Lorenz Larkin candid about his last UFC performance: "It just sucked"
There's no way to sugarcoat the last fight Lorenz Larkin had inside the UFC Octagon.
It was awful.
Larkin lost to Brad Tavares back in January, but when the fight was over he wasn't beat up, bleeding or sore from just taking too much punishment. He didn't get knocked out or submitted. Larkin just failed to show up and it's the kind of loss that can usually push a fighter into one of two directions.
Either they get better and react from a terrible performance or they never quite get centered correctly again and future efforts are just as off kilter. Larkin really wants to be in the former category, so he's structured his entire training camp around preventing another abysmal performance like the one he had against Tavares.
"I just waited. I just waited way too long. I didn't pull the trigger. It just sucked, but maybe it was for the best because in my camp we've been working on pulling the trigger and not waiting. The biggest thing with that fight was just me not pulling the trigger," Larkin told FOX Sports.
"As far as sparring, if I get to the point where I'm not pulling, my coaches are telling me right when I'm not doing it. I've not been wasting these opportunities. I've been moving forward and making these opportunities come."
The other part of the loss that was particularly hard was the fact that when it was over he didn't even feel like he had been in a fight. Tavares got the better of him with punches and kicks accumulated round over round, but never once during the fight did Larkin ever get hurt or feel like he was close to being finished.
It was almost like he wasn't there at all, and when he goes back now to watch the tape, Larkin can't help but be ashamed of what he's seeing.
"I did watch the fight and it sucks because I'd rather be beat up and bloody coming off a loss, than going back to the backroom feeling like nothing happened," Larkin said. "That does beat me up a little bit."
As he prepared for his fight this weekend against Costa Philippou at UFC Fight Night in Cincinnati, Larkin sparred and trained like an animal, always going for the kill. It's not that he changed his style necessarily, but with so many weapons in the toolshed, Larkin knew it was time to unleash them.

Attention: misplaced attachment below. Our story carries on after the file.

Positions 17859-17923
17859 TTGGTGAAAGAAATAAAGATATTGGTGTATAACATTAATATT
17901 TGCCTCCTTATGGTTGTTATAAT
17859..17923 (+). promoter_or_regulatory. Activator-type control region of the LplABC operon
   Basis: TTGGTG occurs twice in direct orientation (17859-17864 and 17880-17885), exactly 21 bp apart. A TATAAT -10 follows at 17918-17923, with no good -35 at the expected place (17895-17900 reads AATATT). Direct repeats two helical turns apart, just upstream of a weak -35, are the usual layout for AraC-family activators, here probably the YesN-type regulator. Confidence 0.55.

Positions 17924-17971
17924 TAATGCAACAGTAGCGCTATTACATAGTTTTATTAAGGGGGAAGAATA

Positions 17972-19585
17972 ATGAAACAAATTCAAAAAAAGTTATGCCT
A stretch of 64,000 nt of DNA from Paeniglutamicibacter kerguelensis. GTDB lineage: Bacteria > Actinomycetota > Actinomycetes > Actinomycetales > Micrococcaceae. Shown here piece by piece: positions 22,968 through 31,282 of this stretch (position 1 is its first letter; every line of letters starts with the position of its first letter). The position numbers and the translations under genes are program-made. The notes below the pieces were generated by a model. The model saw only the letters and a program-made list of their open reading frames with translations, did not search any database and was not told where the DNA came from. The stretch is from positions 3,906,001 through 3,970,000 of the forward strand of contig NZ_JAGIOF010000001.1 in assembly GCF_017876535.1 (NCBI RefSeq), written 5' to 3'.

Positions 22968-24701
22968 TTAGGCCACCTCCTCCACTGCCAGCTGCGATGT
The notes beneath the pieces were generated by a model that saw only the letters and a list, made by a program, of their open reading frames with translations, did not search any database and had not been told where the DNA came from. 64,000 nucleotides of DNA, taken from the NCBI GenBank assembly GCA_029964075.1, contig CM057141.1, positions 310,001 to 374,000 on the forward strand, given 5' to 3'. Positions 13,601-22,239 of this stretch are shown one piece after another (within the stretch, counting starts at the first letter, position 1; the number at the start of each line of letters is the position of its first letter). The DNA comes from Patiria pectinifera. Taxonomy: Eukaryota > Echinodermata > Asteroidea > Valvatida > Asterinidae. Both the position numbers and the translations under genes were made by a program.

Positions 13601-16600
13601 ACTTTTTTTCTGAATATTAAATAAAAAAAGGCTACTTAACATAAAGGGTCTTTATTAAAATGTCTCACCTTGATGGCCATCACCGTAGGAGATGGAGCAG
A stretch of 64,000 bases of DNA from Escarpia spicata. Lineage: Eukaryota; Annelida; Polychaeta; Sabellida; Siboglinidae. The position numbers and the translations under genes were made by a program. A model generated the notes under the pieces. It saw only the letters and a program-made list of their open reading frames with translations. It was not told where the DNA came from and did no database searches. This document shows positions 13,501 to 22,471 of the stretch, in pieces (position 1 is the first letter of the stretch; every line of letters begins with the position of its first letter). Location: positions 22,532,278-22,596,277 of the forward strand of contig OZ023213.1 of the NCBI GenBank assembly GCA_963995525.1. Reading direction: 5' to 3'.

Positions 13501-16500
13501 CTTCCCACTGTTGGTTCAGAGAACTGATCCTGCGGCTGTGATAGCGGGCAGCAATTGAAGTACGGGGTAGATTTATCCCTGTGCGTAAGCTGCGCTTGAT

Even his teammates noticed a change in his preparation after watching him lose in January.
"I train with Lorenz quite a bit, he helps me prepare for my fights and I help him as well. With Lorenz, when he explodes he's very, very hard to deal with. He hits hard, very precise and he's got a lot of skills. My only criticism and I've said this to him, is that he holds back a little bit. I think that's what cost him in his last fight," Larkin's training partner Michael Bisping told FOX Sports about the upcoming bout.
"In this fight, look for Lorenz to come out very hard, very fast and put it on Philippou."
The last thing Larkin wants is to let another golden opportunity pass him by. After being relegated to the preliminary fights for his bout against Chris Camozzi last November, Larkin was given a co-main event slot and frankly he blew it.
Now with another similar situation presented, Larkin promises fireworks and an explosive fight with Philippou that proves he belongs in co-main events as well as eventual consideration as a top 10 middleweight.
"I feel like this is a fight that can show the fans and show the UFC, show them that I belong. Costa Philippou is a tough opponent, and I'm always up for the challenges. I like the bigger fights like this. I feel like when the skill level goes up, my skill level goes up," Larkin said.
"Now it's time to put everything that I've been working on in camp and bring it into the fight. My perfect aspect would be a (Robbie) Lawler/(Johny) Hendricks fight. I like fights like that. That's what the fans tune into watch. Don't get me wrong, if I'm able to knock him out in the first 10 seconds, I'll take it. I do love fights that are memorable."